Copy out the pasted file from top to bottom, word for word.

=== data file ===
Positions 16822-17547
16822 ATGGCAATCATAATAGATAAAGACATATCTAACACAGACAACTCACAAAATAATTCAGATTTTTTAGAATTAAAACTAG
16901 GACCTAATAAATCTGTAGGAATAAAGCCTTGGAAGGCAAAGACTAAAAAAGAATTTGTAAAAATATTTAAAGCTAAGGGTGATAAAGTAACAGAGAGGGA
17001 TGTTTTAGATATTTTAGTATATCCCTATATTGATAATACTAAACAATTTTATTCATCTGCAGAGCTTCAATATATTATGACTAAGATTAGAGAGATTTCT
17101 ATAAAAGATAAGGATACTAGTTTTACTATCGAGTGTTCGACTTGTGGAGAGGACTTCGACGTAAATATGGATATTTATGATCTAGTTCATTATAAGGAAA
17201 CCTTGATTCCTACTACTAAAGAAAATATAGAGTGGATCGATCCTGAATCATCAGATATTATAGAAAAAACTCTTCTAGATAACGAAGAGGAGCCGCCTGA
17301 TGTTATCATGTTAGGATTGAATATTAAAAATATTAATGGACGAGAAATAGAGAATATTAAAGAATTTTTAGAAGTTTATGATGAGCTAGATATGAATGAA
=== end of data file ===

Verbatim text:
Positions 16822-17547
16822 ATGGCAATCATAATAGATAAAGACATATCTAACACAGACAACTCACAAAATAATTCAGATTTTTTAGAATTAAAACTAG
16901 GACCTAATAAATCTGTAGGAATAAAGCCTTGGAAGGCAAAGACTAAAAAAGAATTTGTAAAAATATTTAAAGCTAAGGGTGATAAAGTAACAGAGAGGGA
17001 TGTTTTAGATATTTTAGTATATCCCTATATTGATAATACTAAACAATTTTATTCATCTGCAGAGCTTCAATATATTATGACTAAGATTAGAGAGATTTCT
17101 ATAAAAGATAAGGATACTAGTTTTACTATCGAGTGTTCGACTTGTGGAGAGGACTTCGACGTAAATATGGATATTTATGATCTAGTTCATTATAAGGAAA
17201 CCTTGATTCCTACTACTAAAGAAAATATAGAGTGGATCGATCCTGAATCATCAGATATTATAGAAAAAACTCTTCTAGATAACGAAGAGGAGCCGCCTGA
17301 TGTTATCATGTTAGGATTGAATATTAAAAATATTAATGGACGAGAAATAGAGAATATTAAAGAATTTTTAGAAGTTTATGATGAGCTAGATATGAATGAA